Jahmal Jones

By Charles Vanegas

Jahmal Jones looked at the CIS bronze medal around his neck, earned on home court at the Mattamy Athletic Centre. It's the first in team history, but the wrong colour.

"[Coming into this game] it wasn't a big rah-rah, and you wouldn't expect it because I think then it would be manufactured," said head coach Roy Rana after the game. "But I think to some degree we're a reflection of Jahmal. [With] his intense competitiveness, there's no way he's going to step on the floor and not compete. That just never happens with him."

Jones would be named player-of-the-game after racking up 25 points in the 82-68 win over the Victoria Vikes, but the gold would be played for by the Rams' fiercest rivals: the Ottawa Gee-Gees and Carleton Ravens. Jones was held to just two points against Ottawa the day prior in one of the worst games of his career. At the end of his final season, he'll never get the chance to get even.

"I don't have any feelings right now. Usually at the end of each year you're getting ready for the next season," says Jones. "I haven't really thought of not playing."

Since 2010, Jones has served as the cornerstone of Ryerson's revamped basketball program under Rana. Jones received several offers from both CIS and NCAA schools after a dominant senior season at Mississauga Secondary School — playing with a torn meniscus in his right knee.

Rana and Ryerson Athletics assisted Jones with getting the necessary MRI and surgery on his knee, which told Jones that he could trust them to take care of him during his university career. Declining offers from both Ottawa schools, Jones chose Ryerson in the hopes of creating a new legacy in the GTA, alongside Björn Michaelsen — a top forward prospect from an elite Quebec program, and Jordon Gauthier, a three-point specialist from Windsor. Jones had played alongside Gauthier earlier that year on an Ontario select team that travelled to Italy, coached by then-Roy Rana assistant Ajay Sharma, with the trip overseen by Rana himself.

"We're both the kind of people that tend to stay in our own lanes, so at first we didn't really talk until we knew the other could hoop," Gauthier says of his first encounter with Jones.

Yet Jones is the first to admit that he's not the most approachable person.

"People have to warm up to me," he says. "I'm not going to approach you with smiles and hugs and all that. That's not me. But after I get to trust you a little more, you get to see my fun side."

If you haven't seen him around campus, that's on purpose. Although he attends the majority of his classes, Jones always sits at the back — much like in team film sessions — where he can observe everything. Although the star on the team, he prefers to keep a low profile, never wearing his Rams gear outside of team functions.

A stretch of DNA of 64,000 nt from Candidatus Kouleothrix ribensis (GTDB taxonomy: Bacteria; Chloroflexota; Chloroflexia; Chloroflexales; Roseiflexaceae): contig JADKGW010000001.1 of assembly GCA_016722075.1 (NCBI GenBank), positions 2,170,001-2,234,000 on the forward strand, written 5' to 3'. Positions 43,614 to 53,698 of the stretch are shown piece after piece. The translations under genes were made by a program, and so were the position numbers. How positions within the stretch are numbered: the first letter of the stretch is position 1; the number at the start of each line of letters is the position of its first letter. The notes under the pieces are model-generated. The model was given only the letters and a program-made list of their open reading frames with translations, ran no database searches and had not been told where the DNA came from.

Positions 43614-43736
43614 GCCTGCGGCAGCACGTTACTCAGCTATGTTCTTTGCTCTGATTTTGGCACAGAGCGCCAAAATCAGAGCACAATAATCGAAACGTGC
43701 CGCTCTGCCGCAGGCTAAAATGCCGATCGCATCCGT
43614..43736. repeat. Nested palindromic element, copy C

"I don't want that [attention,] I don't need that," he says. "Because when it comes to athletes, people have this perception about you without knowing you and sometimes it's not always positive. So I'd rather be able to just blend in as a regular student. Me personally, I don't care what people think, but when your face is everywhere, you've got to conduct yourself in a certain way."

Traditionally, Jones has led by example. Described by teammates and coaches as "the first guy in, last guy out," Jones spends an incredible amount of time in the gym — a trait emulated by his teammates. If Jones isn't finished a workout, neither are they; they keep going. The post-surgery period taught Jones the value of taking care of his body. Ever since, he's iced his body after every game and practice, and spends an hour every day in physiotherapy.


"Me personally, I don't care what people think, but when your face is everywhere, you've got to conduct yourself in a certain way"

"We practice harder than we play at real games sometimes. You've got to ice your body," says Jones, who encourages teammates to utilize the extra time with team trainers. "You realize that next day in the weight room that your body is still sore."

Jones says he "didn't see the point of beating guys in practice" until his experience playing for the Canadian national team in the summer of 2011 at the Pan Am Games in Mexico and at the University Games in China, alongside the top players in the CIS. While he made a few contacts, he says he prefers to limit friendships to players on his team to maintain an edge on the court.

"There's no relationship with anyone not at Ryerson. There are no handshakes or friends. If I know you, I know you, but I don't talk to you," says Jones. "We don't follow each other on Instagram or anything like that."